A white elephant for the men in blue
April 16, 2001
It looked last week as though "the greatest police commissioner in the history of the city," as the mayor refers to Howard Safir, was about to be taken down a peg by his successor, Bernard Kerik.
But as it turns out, the person taken down a peg may be Kerik himself.
Once again, the problem is Safir's pet project-and increasingly, Kerik's pet peeve: the police museum.
Like Safir's nine-man detective detail, which serves as his "coat men" under the guise of protecting him from so-called threats on his life, Safir's museum has become an embarrassment to the Police Department and to Kerik, his aides say.
Conceived in controversy, with Safir's wife, Carol, as its chairwoman, the museum began inauspiciously, with the disclosure that a Wall Street business group was paying its rent and utilities in return for Safir's opening a nearby police substation-although the area has the city's lowest crime rate.
When the museum was unable to raise operational funds, the Safirs lobbied executives from Merrill Lynch and PaineWebber for contributions. Unsuccessful, they turned to Mayor Rudolph Giuliani, who disregarded the Cultural Affairs Department's guidelines, awarding the museum $1 million, making the city its largest benefactor.
When it finally opened last year, Safir assigned two dozen officers to it, meaning the city also pays $1.5 million in staffing. Included were Sgt. Tom Gambino as executive director and Lt. James Augello as Gambino's assistant.
Before retiring in August, Safir awarded Gambino "special assignment money," meaning he receives lieutenant's pay.
But it is not clear what work Gambino or the other officers perform at the museum. If the guest register is an indication, fewer than 20 people a day visit the museum.
Instead, the museum has turned to catering and hosting luncheon and dinner parties. It also holds golfing fund-raisers. In October, Gambino scheduled one at the Deepdale Country Club, just over the Queens border in Nassau County, where Safir, some fat cats and selected police officers were to tee off at a cost of $1,875 per head.
When this column questioned whether Gambino and the other police golfers actually paid the $1,875 or were "comped" while more plebeian officers are not allowed to accept a free cup of coffee, Kerik expressed little concern.
His aides said he supported the museum's concept, although he subsequently reduced the police contingent by five.
Now, let's consider last week's events. They began with an anonymous letter sent to Newsday and the Daily News, saying Gambino and Augello were driving luxury cars leased by the museum and using a secret office at 55 Water St., some blocks from the museum.
When Your Humble Servant appeared at the office Tuesday, Gambino began screaming, "Please leave!" while berating the hapless building employee who had served as an escort.
Kerik, it turned out, had received a similar letter, and the Internal Affairs Bureau was already investigating. While aides said there appeared to be no criminality, they described Kerik as being furious he had not known about the cars or the office.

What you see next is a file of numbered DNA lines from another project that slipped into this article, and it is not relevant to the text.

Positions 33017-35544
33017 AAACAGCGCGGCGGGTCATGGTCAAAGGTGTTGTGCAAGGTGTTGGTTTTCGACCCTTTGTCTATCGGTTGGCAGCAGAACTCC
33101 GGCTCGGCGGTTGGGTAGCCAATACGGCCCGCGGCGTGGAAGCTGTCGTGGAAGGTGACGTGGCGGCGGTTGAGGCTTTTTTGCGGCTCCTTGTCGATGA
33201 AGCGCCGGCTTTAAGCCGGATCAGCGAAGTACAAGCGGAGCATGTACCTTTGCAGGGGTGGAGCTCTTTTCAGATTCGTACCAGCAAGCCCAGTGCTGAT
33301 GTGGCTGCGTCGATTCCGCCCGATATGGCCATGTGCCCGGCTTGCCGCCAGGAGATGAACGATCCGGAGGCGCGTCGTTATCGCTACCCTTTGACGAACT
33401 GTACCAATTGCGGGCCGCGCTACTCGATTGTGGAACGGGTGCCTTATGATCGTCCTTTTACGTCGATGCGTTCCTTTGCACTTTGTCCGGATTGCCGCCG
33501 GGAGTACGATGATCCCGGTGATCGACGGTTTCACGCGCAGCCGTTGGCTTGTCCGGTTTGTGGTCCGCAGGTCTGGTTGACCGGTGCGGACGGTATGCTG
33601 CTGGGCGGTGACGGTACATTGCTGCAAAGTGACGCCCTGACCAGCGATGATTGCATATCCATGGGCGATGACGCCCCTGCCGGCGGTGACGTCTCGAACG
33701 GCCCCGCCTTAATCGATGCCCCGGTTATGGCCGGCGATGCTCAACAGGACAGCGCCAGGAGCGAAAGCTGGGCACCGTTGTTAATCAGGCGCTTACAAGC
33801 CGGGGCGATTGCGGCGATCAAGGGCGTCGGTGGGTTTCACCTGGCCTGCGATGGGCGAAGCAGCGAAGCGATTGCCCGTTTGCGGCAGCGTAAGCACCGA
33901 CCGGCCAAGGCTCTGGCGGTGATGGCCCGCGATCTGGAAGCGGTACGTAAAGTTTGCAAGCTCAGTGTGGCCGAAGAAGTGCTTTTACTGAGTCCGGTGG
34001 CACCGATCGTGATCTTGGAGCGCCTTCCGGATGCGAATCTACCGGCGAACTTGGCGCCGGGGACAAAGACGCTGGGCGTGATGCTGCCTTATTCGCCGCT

"The whole situation is under review," Chief Tom Fahey, the department's spokesman, said. "We hope to have a resolution shortly."
As he spoke, the mayor's press secretary, Sonny [The Silent] Mindel called, apparently checking in on the matter for City Hall.
The next day, Safir weighed in, telling the Times and the News-he does not talk to Newsday, nor in this case, to Kerik-that Gambino had properly notified the first deputy's and commissioner's offices of everything.
Thursday, IAB interviewed Gambino. A person who saw him shortly afterward described him as "shaken." Kerik's aides told reporters that his and Augello's transfers were imminent.
Friday morning, the same aides said the transfers would be formally announced that afternoon. Indeed, a Friday editorial critical of the museum in the Daily News-whose editorial page editor, Richard Schwartz, was a deputy mayor under Giuliani-appeared to give the transfers the official imprimatur by saying, "A museum meant to honor law enforcement ought not operate under an ethical cloud."
Then, late Friday, the department did an about-face.
"Nothing has changed," Tom Antenen, deputy commissioner for public information, announced solemnly to reporters. "They [Gambino and Augello] still have their cars. They still have their office [at 55 Water St.]."
What had happened? Had Safir reached out to Giuliani to spare him embarrassment, yet again? Had Giuliani then intervened with Kerik? Meeting with reporters, Kerik said he had not spoken to the mayor Friday about the matter but did not deny he may have spoken to others at City Hall.
An aide to Kerik then suggested Kerik was merely being prudent in crossing all his Ts before dumping Gambino and Augello and hinted the two may be charged with serious misconduct.
© 2001 Newsday, Inc. Reprinted with permission.